Gastroenterology & Hepatology

March 2020 - Volume 16, Issue 3

Diagnosis and Management of Esophagogastric Junction Outflow Obstruction

Claire Beveridge, MD, and Kristle Lynch, MD

Dr Beveridge is a fellow and Dr Lynch is an assistant professor of clinical medicine in the Division of Gastroenterology and Hepatology at the University of Pennsylvania in Philadelphia, Pennsylvania.

Address correspondence to:
Dr Kristle Lynch
University of Pennsylvania
Perelman Center for Advanced Medicine
South Pavilion 750
3400 Civic Center Boulevard
Philadelphia, PA 19104
Tel: 215-349-8222
Fax: 215-349-5915


Abstract: Esophagogastric junction outflow obstruction (EGJOO) is an abnormal topographic pattern seen on high-resolution mano-metry. EGJOO is characterized by an elevated median integrated relaxation pressure with intact or weak peristalsis, thus not meeting the criteria for achalasia. This diagnosis has a female predominance and is associated with varying presenting symptoms. EGJOO can be idiopathic or secondary. It is important to assess for secondary causes, including structural or medication-related ones. Cross-sectional imaging is recommended to rule out secondary causes; however, increasing evidence suggests that esophagogastroduodenoscopy and barium esophagram are usually sufficient. The disease course is variable, with up to three-quarters of patients experiencing spontaneous resolution of symptoms over 6 months. In patients who have mild symptoms, it is reasonable to observe and consider treatment if symptoms persist. Variable response has been seen in small studies with both medical treatment and botulinum toxin injection of the lower esophageal sphincter. For patients with significant symptoms and objective evidence of obstruction on imaging, targeted therapy of the lower esophageal sphincter should be considered via pneumatic dilation or myotomy.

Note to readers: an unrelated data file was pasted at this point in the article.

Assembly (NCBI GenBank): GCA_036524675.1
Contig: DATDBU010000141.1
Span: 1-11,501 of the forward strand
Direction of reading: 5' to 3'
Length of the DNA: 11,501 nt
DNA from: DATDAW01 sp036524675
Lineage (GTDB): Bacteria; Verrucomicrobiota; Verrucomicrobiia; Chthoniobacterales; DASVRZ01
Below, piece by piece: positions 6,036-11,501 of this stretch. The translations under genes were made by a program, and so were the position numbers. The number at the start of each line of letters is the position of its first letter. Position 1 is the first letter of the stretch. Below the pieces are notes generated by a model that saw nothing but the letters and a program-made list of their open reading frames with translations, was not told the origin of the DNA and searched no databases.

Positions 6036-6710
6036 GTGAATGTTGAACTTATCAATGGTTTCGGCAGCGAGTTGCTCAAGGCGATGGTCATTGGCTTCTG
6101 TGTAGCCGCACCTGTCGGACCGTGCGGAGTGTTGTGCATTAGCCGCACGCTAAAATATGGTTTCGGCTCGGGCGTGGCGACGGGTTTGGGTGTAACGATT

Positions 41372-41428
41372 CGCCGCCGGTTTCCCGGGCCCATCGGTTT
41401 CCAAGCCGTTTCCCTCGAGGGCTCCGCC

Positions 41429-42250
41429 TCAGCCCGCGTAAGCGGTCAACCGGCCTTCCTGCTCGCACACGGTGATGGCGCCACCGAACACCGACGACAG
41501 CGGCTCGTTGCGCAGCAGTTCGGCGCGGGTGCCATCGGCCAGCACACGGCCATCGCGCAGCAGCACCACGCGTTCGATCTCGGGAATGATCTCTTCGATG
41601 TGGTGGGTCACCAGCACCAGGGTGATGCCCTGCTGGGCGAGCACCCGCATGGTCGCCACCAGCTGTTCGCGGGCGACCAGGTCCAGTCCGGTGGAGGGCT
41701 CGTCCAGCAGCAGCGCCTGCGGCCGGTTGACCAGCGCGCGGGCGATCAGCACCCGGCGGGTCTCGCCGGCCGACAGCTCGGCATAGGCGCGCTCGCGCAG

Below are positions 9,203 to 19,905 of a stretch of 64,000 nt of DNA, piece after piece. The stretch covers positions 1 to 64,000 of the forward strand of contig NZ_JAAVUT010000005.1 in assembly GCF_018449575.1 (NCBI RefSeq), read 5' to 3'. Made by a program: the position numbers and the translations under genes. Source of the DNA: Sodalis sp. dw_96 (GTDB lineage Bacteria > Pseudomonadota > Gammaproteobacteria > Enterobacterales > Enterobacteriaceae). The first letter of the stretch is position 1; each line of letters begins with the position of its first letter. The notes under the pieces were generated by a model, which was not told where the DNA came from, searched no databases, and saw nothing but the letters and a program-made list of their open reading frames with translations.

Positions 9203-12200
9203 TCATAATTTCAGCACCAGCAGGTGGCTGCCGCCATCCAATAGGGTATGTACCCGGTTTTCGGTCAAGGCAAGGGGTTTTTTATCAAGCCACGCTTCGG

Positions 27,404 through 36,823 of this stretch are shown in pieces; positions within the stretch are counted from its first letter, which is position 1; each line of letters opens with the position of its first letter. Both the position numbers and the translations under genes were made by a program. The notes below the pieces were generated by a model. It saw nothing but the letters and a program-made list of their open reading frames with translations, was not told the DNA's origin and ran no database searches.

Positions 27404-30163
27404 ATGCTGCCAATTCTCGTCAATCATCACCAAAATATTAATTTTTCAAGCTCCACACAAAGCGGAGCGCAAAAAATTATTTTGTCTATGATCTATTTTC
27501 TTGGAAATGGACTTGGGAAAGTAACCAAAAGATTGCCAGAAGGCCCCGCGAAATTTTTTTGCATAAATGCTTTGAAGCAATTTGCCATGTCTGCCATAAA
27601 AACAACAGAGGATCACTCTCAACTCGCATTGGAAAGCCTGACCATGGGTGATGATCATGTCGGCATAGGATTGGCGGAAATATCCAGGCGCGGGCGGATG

The worldwide use of high-resolution manometry (HRM) of the esophagus continues on an upward trajectory. Intuitively, this leads to the continued need for refinement of diagnostic topographic patterns. Esophagogastric junction outflow obstruction (EGJOO) is a diagnosis of unclear etiology, defined solely by abnormal manometric parameters. According to the Chicago Classification of Esophageal Motility Disorders version 3.0 (CC v3.0), EGJOO is defined by an elevated median integrated relaxation pressure (IRP) with intact or weak peristalsis, thus not meeting the criteria for achalasia.1 EGJOO can be idiopathic or secondary to various causes, and there is heterogeneity in presenting symptoms, disease course, and response to treatment.1-6 EGJOO is a relatively new diagnosis, and further research will likely provide additional clarity to this finding. This article reviews the current literature and expert opinions on EGJOO.


The finding of EGJOO has been reported in up to 14% of HRMs. This diagnosis is more commonly seen in females, with an average age range of 51 to 69 years.3,5-12 The most common presenting symptom is dysphagia. Other frequently seen symptoms include chest pain, regurgitation, heartburn, cough, and globus sensation (Figure 1). Often, patients present with a combination of symptoms.3,5,8,10-15 Regurgitation and chest pain have strikingly wide ranges of prevalence, spanning from 4% to 73%. The wide ranges may be related to the fact that these symptoms are more frequently seen in idiopathic rather than secondary EGJOO.10 Notably, EGJOO can also be an incidental finding, such as when routine manometry is performed prior to antireflux procedures.4 Thus, centers with high-volume foregut surgeries may report higher incidences of asymptomatic EGJOO.


The diagnosis of EGJOO is made on HRM, defined by an elevated median IRP with intact or weak peristalsis (Figure 2).1 CC v3.0, which is the latest version of the classification, uses median IRP for criteria; notably, the prior version defined EGJOO via mean IRP.1,16 Currently, the threshold is a median IRP greater than 15 mm Hg, but it is important to make adjustments based on the transducer type. The upper limit of normal is 15 mm Hg for ManoScan ESO (Medtronic), whereas it has been reported to be as high as 28 mm Hg for other catheter types.1 Accuracy of the current cutoff has only been rigorously evaluated in ManoScan ESO.

EGJOO is not always an exclusive diagnosis. Concurrent motility diagnoses have been reported in up to 62% of patients, including ineffective esophageal motility, diffuse esophageal spasm, and jackhammer esophagus.14,17 The clinical significance of these findings in the setting of an elevated median IRP is unclear and in need of further clarification.